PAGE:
I’m endlessly fascinated by the search terms that lead people to my website. Today these desperate words typed into google led them to some not-exactly-directly-related pearls of wisdom: inspire me to write my thesis.
I remember those days. I finished my PhD thesis in 1996, having started researching it in 1991 (and taken a year off due to some bone breakage), but it sure felt like it took a lot, lot, lot longer than that. At the time writing my thesis seemed by turns nightmarish, unendurable, hallucinegenic, boring, fun, hideous, never-ending and plain out-and-out pointless. I endlessly procrastinated until, faced with the prospect of no more scholarship, I buckled down and wrote day after day, night after night, barely sleeping, or eating, or doing anything else, until I was a sobbing insane mess and the thesis was finished.
Eventually it became The Battle of the Sexes in Science Fiction, a book I’m still ambivalent about because it’s not the book I wish it was. To me it will always be my PhD thesis: the monster that almost broke my brain.
Hmmm, that’s not very inspiring is it? Here’s why you should write your thesis:
- Until I finished mine I had never managed to finish anything long. I had started many novels, but never finished one. Finishing my 120,000 word thesis taught me not only that I could crap on at length, but that I could produce a (mostly) coherent, whole text. That’s a mighty fine feeling and a bloody useful skill. I’ve since finished four different novels. Now when I start a novel I’m no longer afraid I won’t be able to finish it, just that it will suck.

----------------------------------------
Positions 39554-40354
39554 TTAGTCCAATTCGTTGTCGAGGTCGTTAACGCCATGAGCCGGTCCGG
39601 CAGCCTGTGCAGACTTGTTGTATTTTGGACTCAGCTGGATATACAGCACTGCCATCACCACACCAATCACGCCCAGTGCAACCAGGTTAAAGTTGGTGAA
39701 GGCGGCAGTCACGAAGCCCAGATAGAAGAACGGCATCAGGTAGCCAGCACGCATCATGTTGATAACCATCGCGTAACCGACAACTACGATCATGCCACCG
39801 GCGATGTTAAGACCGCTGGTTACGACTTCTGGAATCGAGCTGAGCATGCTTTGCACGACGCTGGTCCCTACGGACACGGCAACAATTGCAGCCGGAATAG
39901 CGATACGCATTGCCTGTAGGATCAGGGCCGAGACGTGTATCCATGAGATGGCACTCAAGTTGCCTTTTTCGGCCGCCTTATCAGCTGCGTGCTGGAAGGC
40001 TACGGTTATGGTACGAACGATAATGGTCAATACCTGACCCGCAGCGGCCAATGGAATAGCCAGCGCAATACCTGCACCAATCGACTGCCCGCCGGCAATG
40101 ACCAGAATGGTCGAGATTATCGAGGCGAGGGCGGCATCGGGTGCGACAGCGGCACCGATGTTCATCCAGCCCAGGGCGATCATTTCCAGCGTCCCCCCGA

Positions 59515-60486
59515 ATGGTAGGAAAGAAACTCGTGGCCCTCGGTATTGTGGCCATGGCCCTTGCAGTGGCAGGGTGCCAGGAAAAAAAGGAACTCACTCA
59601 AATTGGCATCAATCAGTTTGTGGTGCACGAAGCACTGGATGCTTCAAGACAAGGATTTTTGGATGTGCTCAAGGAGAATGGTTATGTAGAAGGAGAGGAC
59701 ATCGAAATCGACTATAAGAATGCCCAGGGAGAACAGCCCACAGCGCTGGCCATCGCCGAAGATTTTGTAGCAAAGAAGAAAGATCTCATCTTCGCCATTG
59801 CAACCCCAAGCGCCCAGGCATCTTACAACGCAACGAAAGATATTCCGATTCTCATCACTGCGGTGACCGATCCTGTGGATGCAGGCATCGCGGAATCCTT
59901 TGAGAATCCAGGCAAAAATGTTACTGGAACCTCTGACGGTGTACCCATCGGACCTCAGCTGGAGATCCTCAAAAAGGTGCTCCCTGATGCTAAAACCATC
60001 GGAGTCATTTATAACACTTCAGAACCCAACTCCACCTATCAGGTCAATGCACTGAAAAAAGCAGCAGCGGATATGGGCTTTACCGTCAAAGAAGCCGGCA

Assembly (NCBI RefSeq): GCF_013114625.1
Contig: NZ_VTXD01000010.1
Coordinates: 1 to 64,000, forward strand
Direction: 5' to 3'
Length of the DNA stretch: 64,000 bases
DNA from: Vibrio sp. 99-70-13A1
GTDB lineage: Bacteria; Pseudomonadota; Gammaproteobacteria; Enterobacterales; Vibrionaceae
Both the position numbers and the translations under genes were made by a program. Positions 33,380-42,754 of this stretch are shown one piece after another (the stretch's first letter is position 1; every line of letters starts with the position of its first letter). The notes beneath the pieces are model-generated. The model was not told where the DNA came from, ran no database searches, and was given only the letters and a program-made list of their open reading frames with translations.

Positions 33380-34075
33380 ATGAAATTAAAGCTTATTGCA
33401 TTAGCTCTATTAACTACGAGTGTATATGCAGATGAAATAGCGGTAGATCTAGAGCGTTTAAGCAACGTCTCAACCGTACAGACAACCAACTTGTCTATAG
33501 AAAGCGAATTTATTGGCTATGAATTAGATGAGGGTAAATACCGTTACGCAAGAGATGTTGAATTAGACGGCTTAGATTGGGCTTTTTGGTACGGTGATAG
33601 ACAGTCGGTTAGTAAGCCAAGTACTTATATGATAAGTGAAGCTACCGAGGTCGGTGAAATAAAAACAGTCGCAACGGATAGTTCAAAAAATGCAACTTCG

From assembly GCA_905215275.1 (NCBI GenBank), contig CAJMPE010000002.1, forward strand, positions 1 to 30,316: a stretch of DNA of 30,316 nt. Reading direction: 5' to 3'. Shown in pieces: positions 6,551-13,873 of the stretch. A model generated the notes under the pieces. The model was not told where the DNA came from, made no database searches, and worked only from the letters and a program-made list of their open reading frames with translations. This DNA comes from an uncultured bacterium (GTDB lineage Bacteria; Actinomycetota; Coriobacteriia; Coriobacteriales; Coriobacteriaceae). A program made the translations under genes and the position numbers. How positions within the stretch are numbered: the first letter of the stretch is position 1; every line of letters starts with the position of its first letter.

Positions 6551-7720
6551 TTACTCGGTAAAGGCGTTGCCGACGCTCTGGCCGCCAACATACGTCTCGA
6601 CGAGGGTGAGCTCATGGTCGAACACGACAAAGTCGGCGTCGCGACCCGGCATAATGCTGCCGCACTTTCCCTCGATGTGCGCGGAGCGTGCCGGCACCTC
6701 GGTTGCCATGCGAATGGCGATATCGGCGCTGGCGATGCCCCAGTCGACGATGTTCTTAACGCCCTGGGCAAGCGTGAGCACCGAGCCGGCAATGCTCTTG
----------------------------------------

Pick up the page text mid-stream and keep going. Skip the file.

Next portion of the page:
- The research skills I learned have come in mighty handy over and over again. Yours will too.
- Finishing my PhD thesis meant that I was eligible to apply for a post-doctoral fellowship. I was lucky enough to get an Australian Research Council one, which ended up changing my life. Once you’ve got your PhD you too can apply for post-docs as well as academic jobs. No comment on how much fun writing all those applications is (I applied for six and got one and was ecstatic with my strikerate).
- Having a PhD under your belt can be helpful in landing other jobs. A PhD proves that you can stick to and finish a major project, that you can organise yourself, that you know your way around a library (or whatever facilities you used for your research—don’t want to leave out science types), and that you know how to make a very small amount of money go a very long way.
On the other hand, I know plenty of people who haven’t got a PhD who are quite capable of finishing long prose pieces, have great research skills, a job, and know how to make a tiny budget stretch . . .